I remember a conversation with a friend and former coworker. We spent two summers working together as landscapers. Often this would consist of digging holes and pulling out trees. Some of it was busy work, but it produced long spells of conversation.
We spoke about religion from time to time, as the monotony and repetition quickly could become meditative. In the first year, I told him about Buddhism, in the second year he told me about mantras.
He said that through repetition of thoughts, beliefs, ideas, he had started to see them take shape in his life. He was becoming…
Over the past year, both sides raged against our political system. From the Black Lives Matter protests that occupied cities throughout the summer, to the rioters who took over the Capitol because their president lost, our system appears broken.
Who is our political system really working for? In early March, politicians announced they’d reduce the amount of money given to the unemployed and the length of the benefits. This, meanwhile, comes while billions of dollars went to companies as grants or loans.
Honestly, I don’t get it. How did we get here? I had planned on writing this blog post the day after the election, no matter who won. But then we fell into this purgatory of election results, and then I caught Covid, and now I’m deeply confused. I don’t think it’s Covid brain. How did we get into a place where unsubstantiated claims of voter fraud can convince the vast majority of Republicans that Trump won the election, “by a lot?”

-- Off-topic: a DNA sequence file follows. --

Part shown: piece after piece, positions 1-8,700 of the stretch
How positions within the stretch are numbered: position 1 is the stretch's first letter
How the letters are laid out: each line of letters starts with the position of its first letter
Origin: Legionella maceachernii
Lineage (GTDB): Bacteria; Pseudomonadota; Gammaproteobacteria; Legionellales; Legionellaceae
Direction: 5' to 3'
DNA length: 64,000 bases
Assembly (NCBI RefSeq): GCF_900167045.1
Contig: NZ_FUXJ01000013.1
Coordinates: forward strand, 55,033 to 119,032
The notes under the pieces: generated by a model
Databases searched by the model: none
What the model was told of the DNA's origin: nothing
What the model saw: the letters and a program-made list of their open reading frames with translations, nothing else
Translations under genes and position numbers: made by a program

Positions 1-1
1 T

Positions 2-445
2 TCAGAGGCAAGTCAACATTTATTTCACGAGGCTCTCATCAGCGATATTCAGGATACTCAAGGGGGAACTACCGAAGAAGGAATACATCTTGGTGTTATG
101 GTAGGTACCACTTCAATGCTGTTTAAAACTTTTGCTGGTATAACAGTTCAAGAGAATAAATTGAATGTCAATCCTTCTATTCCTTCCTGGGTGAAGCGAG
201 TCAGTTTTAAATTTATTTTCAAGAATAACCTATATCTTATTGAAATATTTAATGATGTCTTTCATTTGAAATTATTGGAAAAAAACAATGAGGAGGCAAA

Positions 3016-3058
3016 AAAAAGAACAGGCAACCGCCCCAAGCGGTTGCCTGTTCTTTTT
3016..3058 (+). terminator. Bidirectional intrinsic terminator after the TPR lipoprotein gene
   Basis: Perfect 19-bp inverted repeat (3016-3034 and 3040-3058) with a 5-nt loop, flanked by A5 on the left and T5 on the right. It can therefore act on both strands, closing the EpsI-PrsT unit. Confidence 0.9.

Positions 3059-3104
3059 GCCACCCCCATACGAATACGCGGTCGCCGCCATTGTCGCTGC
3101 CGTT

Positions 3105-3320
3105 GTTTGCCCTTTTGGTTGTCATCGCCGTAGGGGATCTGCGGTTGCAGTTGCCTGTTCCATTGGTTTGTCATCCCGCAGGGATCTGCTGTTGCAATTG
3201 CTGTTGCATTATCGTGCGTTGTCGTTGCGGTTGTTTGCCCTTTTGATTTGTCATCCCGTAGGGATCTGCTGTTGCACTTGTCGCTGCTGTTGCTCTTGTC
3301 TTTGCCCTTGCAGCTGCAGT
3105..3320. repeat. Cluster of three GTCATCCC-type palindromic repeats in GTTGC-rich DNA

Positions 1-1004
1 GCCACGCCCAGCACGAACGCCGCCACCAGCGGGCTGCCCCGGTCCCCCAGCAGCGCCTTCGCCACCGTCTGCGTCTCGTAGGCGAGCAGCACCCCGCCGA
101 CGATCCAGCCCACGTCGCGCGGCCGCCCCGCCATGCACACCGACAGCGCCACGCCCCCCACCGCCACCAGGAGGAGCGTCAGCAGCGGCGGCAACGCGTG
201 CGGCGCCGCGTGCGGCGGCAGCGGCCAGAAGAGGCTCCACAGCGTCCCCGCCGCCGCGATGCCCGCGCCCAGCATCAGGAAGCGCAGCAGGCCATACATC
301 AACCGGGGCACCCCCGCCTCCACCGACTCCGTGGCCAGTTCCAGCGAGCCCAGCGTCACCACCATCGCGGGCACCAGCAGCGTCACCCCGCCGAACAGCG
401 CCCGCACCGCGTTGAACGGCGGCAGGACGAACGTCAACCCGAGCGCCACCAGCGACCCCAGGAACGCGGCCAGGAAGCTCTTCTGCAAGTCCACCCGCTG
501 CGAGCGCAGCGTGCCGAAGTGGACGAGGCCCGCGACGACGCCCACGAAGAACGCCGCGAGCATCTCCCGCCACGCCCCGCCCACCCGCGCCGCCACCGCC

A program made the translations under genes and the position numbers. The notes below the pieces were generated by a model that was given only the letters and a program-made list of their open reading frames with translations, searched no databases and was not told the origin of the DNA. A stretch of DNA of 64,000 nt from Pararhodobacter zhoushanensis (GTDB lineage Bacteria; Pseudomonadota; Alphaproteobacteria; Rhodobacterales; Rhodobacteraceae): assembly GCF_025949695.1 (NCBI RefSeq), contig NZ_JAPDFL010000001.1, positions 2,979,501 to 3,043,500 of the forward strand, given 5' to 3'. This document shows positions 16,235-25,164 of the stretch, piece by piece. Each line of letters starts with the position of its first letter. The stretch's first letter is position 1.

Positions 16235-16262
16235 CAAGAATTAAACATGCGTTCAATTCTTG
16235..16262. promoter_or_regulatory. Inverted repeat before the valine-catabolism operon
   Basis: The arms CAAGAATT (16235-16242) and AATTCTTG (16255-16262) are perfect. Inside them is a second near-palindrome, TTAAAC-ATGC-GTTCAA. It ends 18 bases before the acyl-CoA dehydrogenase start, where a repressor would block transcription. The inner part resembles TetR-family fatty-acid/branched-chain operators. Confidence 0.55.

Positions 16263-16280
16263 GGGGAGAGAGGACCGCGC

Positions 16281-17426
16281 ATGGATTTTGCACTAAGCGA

I thought I understood conservatism. I didn’t necessarily agree with it, but it made logical sense. It was built on the idea that a country should undertake change slowly — that America was a prosperous country as it was, with opportunity for those who worked hard, and that America served as a shining example of democracy and freedom and capitalism, and that those things can raise an entire world to be more prosperous and peaceful.
That felt right in a way — it still feels right in a way. And it allows for debate about what equality of opportunity really…
I remember when I first told my freshman year roommate that I was an athesist. He blinked twice. I don’t imagine he expected someone to say something like that at the Catholic college we both attended.
He was a product of Catholic schools his whole life, and I remember his casual shrug. Instead of being annoyed or upset, he was curious, and he asked why.
Over the course of many conversations, I found myself being gently persuaded — to admit that I didn’t understand a lot of the universe, and even to find that the things I didn’t understand were…
Author of Populace; former journalist, farmer, librarian, burger flipper, bagboy, groundskeeper, political organizer, and shill.